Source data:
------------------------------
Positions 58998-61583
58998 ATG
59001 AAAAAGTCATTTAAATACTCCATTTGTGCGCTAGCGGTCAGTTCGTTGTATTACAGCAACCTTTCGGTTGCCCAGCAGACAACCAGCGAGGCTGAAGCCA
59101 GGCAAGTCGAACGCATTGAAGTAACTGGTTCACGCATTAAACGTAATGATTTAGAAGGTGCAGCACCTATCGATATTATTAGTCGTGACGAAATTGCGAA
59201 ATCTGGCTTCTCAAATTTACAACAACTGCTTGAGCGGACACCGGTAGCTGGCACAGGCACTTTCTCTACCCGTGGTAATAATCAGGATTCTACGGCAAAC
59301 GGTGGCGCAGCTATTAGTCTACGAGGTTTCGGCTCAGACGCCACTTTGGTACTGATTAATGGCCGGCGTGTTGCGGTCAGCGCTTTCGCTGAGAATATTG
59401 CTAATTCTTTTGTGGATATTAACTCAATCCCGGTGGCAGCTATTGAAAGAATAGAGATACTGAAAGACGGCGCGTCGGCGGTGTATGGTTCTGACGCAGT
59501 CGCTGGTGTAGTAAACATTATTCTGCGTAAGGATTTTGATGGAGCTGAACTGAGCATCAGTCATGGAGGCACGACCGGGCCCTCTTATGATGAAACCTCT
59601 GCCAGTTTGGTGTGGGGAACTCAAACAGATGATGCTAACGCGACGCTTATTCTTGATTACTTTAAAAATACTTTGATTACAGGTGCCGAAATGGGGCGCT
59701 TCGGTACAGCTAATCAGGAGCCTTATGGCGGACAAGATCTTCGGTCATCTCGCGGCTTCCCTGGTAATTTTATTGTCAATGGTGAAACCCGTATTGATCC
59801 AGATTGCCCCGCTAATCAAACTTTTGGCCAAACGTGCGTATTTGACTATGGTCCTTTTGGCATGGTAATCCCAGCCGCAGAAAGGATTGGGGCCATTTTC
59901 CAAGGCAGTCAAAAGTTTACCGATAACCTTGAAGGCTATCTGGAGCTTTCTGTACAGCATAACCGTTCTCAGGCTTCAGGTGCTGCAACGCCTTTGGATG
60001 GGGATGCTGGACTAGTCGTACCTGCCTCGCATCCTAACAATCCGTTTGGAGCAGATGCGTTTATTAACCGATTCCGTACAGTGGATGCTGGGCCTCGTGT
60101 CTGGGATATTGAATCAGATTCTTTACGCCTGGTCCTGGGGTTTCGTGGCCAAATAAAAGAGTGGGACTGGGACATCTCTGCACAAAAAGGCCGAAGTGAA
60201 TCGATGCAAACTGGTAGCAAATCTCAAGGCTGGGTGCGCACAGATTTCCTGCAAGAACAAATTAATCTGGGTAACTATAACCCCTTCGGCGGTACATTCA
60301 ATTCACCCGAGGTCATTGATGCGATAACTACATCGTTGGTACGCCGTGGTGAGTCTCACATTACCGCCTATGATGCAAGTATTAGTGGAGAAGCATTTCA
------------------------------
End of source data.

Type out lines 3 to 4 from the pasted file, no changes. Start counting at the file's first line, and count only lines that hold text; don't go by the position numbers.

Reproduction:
59001 AAAAAGTCATTTAAATACTCCATTTGTGCGCTAGCGGTCAGTTCGTTGTATTACAGCAACCTTTCGGTTGCCCAGCAGACAACCAGCGAGGCTGAAGCCA
59101 GGCAAGTCGAACGCATTGAAGTAACTGGTTCACGCATTAAACGTAATGATTTAGAAGGTGCAGCACCTATCGATATTATTAGTCGTGACGAAATTGCGAA